Clint Bowyer: Indy 500 a fun thing to watch, but not to drive in

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Clint Bowyer doesn’t back down from much. But when it comes to racing in the Indianapolis 500, Bowyer has no delusions of grandeur that he’ll ever try to drive in the so-called Greatest Spectacle in Racing.

NASCAR driver Kurt Busch on Sunday will attempt to become the first driver since Robby Gordon in 2004 to race in both the Indy 500 and Sprint Cup’s Coca-Cola 600 in the same day.

But after seeing Busch wreck in practice earlier this week somewhere in the neighborhood of 220-plus mph, Bowyer made it clear his thoughts of Busch’s doing the Double are essentially, “Better you than me, buddy.”

Back home in Emporia, Kansas, Bowyer was late in getting the news of Busch’s wreck. But his response was priceless, nonetheless.

“I’ve been cutting hay — bailing hay — all week long and haven’t really been following Twitter or anything,” Bowyer told FoxSports.com. “And I did go home, got in bed and I was watching TV and I didn’t even know Kurt had wrecked that day and I was like, ‘Holy cow.’ No, that doesn’t look one iota of fun at all.”

Indeed, Busch’s wreck was hard, but other than soreness he was uninjured.

“That was a hard hit and just from looking at it — those things (Indy racers) blow apart and you see us wreck and it kind of flat-sides the right side and you’re like, ‘You’ll be okay,'” Bowyer said. “You see them things blow apart and you’re like, ‘Man, is he even going to get out?’ No, it doesn’t look like fun, but it’s fun to watch.”

It’s kind of like going to some remote locale: It’s a nice place to visit, but you wouldn’t want to live there, right, Clint?

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F1 2017 driver review: Max Verstappen

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Max Verstappen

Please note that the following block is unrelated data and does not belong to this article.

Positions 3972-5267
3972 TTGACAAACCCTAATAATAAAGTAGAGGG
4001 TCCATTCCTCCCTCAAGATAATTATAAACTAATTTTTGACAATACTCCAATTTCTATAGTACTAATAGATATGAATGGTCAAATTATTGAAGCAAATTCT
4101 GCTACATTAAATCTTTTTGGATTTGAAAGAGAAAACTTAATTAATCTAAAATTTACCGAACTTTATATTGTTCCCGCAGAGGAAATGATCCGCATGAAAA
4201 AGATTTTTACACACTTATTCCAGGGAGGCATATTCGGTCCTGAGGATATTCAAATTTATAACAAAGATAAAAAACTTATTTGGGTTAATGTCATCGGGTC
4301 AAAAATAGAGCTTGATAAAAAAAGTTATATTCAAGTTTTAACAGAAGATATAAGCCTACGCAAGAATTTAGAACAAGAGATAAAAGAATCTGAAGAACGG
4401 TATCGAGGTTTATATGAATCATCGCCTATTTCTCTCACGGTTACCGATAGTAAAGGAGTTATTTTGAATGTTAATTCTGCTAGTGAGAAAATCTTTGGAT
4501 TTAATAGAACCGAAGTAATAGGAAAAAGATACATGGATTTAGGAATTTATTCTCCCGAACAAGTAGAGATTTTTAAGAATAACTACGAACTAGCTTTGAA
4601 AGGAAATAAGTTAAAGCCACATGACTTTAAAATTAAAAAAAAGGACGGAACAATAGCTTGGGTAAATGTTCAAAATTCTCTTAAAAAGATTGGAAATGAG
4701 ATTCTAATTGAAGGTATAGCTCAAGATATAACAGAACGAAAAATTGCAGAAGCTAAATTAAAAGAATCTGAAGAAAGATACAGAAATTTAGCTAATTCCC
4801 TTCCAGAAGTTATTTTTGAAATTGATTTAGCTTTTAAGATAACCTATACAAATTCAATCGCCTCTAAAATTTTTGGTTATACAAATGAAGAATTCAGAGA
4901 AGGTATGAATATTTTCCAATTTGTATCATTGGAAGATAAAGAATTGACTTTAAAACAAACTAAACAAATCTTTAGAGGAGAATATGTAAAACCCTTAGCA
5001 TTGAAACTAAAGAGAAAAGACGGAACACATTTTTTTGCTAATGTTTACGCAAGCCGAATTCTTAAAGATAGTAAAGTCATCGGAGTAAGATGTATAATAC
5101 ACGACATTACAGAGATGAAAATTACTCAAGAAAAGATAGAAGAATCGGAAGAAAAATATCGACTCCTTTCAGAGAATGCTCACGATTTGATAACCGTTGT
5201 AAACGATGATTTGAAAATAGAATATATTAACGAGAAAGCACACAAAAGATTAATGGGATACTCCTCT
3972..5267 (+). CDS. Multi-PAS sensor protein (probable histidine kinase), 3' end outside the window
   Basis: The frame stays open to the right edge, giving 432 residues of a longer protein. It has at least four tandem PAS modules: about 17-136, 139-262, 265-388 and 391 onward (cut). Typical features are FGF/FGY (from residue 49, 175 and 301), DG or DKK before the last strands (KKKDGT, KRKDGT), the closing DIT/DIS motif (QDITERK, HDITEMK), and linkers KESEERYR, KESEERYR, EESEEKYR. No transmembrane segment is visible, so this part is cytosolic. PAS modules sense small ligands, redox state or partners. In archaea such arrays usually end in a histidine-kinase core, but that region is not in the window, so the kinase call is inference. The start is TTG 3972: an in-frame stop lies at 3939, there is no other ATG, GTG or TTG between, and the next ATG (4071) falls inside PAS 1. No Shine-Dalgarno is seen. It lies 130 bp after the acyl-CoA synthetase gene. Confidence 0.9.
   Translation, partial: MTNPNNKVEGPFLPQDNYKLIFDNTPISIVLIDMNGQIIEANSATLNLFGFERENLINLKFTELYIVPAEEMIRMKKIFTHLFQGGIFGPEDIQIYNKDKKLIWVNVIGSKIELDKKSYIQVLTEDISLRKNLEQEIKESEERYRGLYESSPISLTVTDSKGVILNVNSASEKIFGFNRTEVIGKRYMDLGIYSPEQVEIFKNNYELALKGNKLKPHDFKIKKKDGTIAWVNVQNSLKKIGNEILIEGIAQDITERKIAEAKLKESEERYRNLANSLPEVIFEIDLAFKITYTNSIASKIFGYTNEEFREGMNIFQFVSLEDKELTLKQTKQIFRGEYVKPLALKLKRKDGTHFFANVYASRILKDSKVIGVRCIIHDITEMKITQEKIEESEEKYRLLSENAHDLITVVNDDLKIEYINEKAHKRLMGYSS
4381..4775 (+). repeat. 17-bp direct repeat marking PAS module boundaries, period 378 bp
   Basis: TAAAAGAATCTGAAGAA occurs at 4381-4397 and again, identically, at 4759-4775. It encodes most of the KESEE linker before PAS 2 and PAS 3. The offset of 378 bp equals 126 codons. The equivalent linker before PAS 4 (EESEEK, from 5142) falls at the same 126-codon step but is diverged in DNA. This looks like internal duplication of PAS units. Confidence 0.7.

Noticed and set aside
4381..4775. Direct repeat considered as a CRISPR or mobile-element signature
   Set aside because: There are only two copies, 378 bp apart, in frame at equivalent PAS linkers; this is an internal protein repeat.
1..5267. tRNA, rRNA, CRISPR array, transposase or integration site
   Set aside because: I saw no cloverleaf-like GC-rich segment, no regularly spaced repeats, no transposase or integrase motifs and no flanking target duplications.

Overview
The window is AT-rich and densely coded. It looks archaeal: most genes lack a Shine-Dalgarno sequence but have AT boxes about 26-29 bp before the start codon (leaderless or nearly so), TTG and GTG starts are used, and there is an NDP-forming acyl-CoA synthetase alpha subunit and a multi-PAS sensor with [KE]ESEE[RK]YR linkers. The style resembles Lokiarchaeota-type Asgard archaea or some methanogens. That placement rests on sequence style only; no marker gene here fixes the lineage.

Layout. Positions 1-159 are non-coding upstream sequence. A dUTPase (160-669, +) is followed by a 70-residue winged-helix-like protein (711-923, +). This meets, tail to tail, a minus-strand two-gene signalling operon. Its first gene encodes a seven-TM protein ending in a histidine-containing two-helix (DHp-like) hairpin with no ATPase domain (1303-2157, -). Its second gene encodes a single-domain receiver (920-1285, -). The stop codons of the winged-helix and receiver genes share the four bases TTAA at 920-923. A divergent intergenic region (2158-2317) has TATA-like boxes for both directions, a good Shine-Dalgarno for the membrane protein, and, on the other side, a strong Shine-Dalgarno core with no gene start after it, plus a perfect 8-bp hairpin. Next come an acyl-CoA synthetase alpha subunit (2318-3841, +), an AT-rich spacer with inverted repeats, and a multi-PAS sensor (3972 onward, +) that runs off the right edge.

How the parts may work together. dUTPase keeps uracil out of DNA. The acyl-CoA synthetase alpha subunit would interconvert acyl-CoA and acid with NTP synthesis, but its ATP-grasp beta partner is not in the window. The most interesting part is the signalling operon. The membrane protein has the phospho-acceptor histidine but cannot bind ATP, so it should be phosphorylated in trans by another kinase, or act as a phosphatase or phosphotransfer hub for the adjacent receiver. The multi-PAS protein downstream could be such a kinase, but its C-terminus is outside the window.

Team: Red Bull Racing
Car No.: 33
Races: 20
Wins: 2
Podiums (excluding wins): 2
Pole Positions: 0
Fastest Laps: 1
Points: 168
Laps Led: 133
Championship Position: 6th

Max Verstappen rise as a once-in-a-generation talent continued through the 2017 Formula 1 season, even if reliability issues meant we were made to wait for his best form to arrive.

Verstappen stole the show in a wet-dry Chinese Grand Prix by charging from 16th to seventh in the opening lap before ultimately finishing third for Red Bull, yet he would not grace the podium again until the Malaysian Grand Prix at the start of October.

A combination of power unit problems and on-track clashes saw Verstappen retire from seven of the 12 races in the intermittent period, with incidents in Spain and Austria being avoidable.

Perhaps most embarrassing of all was his stoppage due to a power unit failure in front of a grandstand swathed in orange at the Belgian Grand Prix, a race tens of thousands of Dutch fans had attended to cheer Verstappen on.

But when Verstappen got things right, it was – as he frequently quoted – simply, simply lovely. There was plenty left in the tank, as proven by his sheer domination of the races in Malaysia and Mexico as he took the second and third wins of his career.

Perhaps even more impressive was Verstappen’s victory over Red Bull teammate Daniel Ricciardo in the qualifying head-to-head battle this year, an area the Australian has traditionally been strong in. Verstappen outqualifed his teammate 13-7 – it wasn’t even close…

All in all, Verstappen once again proved that on his day, he is one of the finest talents to grace F1 in recent years. With the right car underneath him next year, a title fight is certainly possible and will be the target – but there is always room for improvement.

And that is the scary part: Verstappen is only going to get better and better.

Season High: Dominating in Malaysia after an early pass on Lewis Hamilton.

Season Low: Crashing out on Lap 1 in Austria.